* x            (x) float64 1.569e+06 1.569e+06 1.569e+06 ... 1.59e+06 1.59e+06
    spatial_ref  int32 3577
Data variables:
    level3       (time, y, x) uint8 112 112 112 112 111 ... 112 112 112 112 112
Attributes:
    crs:           EPSG:3577
    grid_mapping:  spatial_ref
[7]:
# Select Level 3
level3 = all_data.level3

Visualise the data and select point for pixel drill

This plot has an interactive function enabled which allows users to select a specific point to analyse in greater detail further down the notebook. To use this feature, select a point on the plot you wish to interrogate by clicking on it with your mouse. Then run the next code cell below. The point you selected will then be highlighted on this plot with a red dot. The most recent year has been set as default to visualise in this step.

You can move the dot by clicking on a new location and then re-running the next cell after the interactive plot again. Unless you have since completed the notebook and generated the graph at the end, in which case you need to re-run this code first in order to re-generate the interactive plot before selecting a new point. If you click multiple times on the plot before running the next piece of code only the most recent location will be used. If you run into trouble, restarting the kernel of the notebook and running from the first cell again may help.

[ ]:
# Build the colour map for level 3
layer_cmap, layer_norm = lc_colourmap("level3")

# Select year to plot
plot_year = "2020"

# Create interactive plot
fig, ax = plt.subplots(figsize=(6, 6))
ax = plt.imshow(
    level3.sel(time=plot_year, method="nearest").squeeze(),
    cmap=layer_cmap,
    norm=layer_norm,
    interpolation="nearest",
)
cid = fig.canvas.mpl_connect("button_press_event", click_for_coords)
plt.title("Interactive Plot")

plt.show()

Run next cell to enter or update selected point

[9]:
# Enter selected point
plt.clf()
ax = plt.imshow(
    level3.sel(time=plot_year, method="nearest").squeeze(),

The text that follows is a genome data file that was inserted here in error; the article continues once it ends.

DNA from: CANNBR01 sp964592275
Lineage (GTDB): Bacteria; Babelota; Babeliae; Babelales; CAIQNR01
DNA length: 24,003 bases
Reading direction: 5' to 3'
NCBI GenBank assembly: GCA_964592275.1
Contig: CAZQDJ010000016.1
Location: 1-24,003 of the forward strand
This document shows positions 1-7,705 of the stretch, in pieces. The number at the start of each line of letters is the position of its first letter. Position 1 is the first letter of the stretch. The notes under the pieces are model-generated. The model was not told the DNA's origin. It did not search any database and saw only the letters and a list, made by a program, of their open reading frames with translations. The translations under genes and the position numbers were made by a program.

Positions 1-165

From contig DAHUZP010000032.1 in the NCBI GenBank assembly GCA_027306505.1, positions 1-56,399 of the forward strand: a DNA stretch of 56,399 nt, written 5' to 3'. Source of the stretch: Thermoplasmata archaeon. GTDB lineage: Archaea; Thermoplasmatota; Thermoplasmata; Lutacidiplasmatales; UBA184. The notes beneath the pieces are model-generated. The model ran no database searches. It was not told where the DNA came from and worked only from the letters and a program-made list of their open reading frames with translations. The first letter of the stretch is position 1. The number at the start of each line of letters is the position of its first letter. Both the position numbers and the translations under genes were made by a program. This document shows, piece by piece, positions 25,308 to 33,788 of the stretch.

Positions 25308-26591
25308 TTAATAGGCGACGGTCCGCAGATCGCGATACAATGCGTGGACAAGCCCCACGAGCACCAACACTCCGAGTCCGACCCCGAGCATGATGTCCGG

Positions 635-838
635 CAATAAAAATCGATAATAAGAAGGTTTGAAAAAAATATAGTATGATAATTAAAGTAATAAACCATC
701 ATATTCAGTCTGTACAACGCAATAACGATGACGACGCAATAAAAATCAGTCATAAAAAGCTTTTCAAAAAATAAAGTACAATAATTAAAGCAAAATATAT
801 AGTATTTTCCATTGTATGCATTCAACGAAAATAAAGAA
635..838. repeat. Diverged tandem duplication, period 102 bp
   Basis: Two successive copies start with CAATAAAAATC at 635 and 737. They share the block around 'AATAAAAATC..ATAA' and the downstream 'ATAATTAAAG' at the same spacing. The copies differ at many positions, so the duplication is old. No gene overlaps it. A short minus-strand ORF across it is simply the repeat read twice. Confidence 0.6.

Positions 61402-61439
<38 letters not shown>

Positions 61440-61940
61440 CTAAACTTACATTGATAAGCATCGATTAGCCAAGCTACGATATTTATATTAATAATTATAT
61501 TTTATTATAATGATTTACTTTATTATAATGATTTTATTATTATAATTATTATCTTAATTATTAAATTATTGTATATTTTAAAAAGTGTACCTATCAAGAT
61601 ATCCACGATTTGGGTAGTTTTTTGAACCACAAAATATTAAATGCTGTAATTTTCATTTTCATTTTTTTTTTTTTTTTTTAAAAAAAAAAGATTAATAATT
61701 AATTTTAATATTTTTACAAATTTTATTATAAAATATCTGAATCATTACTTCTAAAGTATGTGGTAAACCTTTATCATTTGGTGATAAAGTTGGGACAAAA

cmap=layer_cmap,
    norm=layer_norm,
    interpolation="nearest",
)
plt.scatter(x=ix, y=iy, c="r", s=80)
[9]:
<matplotlib.collections.PathCollection at 0x7fbd51522fd0>

Troubleshooting:

If an error is appearing above this test saying NameError: name ‘ix’ is not defined you have not chosen a point to conduct the pixel drill on or entered it. Please select a point on the interactive plot and run the cell above to enter the point.

Conduct pixel drill

[10]:
# Find nearest whole number value for x,y
xcoord = int(ix)
ycoord = int(iy)

# Conduct pixel drill on loaded dataset
pixel_timeseries = level3.isel(
    x=xcoord,
    y=ycoord,
)

# Rescale the range of Level 3 classes for beautiful plotting
new_data = rescale_level3(pixel_timeseries)

Plot land cover history of the chosen point

To visualise the results of the pixel drill we will generate a line graph with the time on the x axis and the land cover classes on the y axis. The following code also re-labels the y axis with the proper names of the land cover classes to make the plot easily readable.

[ ]:
# Define new figure and plot
fig, ax = plt.subplots(figsize=(8, 4))

# Relabel y axis with Level 3 class names
number_labels = (0, 1, 2, 3, 4, 5, 6)
label_classes = (
    "No Data",
    "Cultivated Terrestrial\n Vegetation",
    "Natural Terrestrial\n Vegetation",
    "Natural Aquatic\n Vegetation",
    "Artificial Surface",
    "Natural Bare\n Surface",
    "Water",
)
plt.yticks(number_labels, label_classes)

# Add data to plot
new_data.plot(linestyle="--", c="b", marker="8", mec="b", mfc="b")
plt.xlabel("year")
plt.ylabel("Level 3 Land Cover class")
plt.title("Land Cover History for Selected Point")
plt.grid()
plt.tight_layout()
plt.show

Additional information

License: The code in this notebook is licensed under the Apache License, Version 2.0. Digital Earth Australia data is licensed under the Creative Commons by Attribution 4.0 license.

Contact: If you need assistance, please post a question on the Open Data Cube Slack channel or on the GIS Stack Exchange using the open-data-cube tag (you can view previously asked questions here). If you would like to report an issue with this notebook, you can file one on GitHub.

Last modified: December 2023

Compatible datacube version:

[12]:
print(datacube.__version__)
1.8.6
**Tags**: :index:`sandbox compatible`, :index:`landsat 5`, :index:`landsat 7`, :index:`landsat 8`, :index:`dea_plotting`, :index:`Land Cover`, :index:`time series`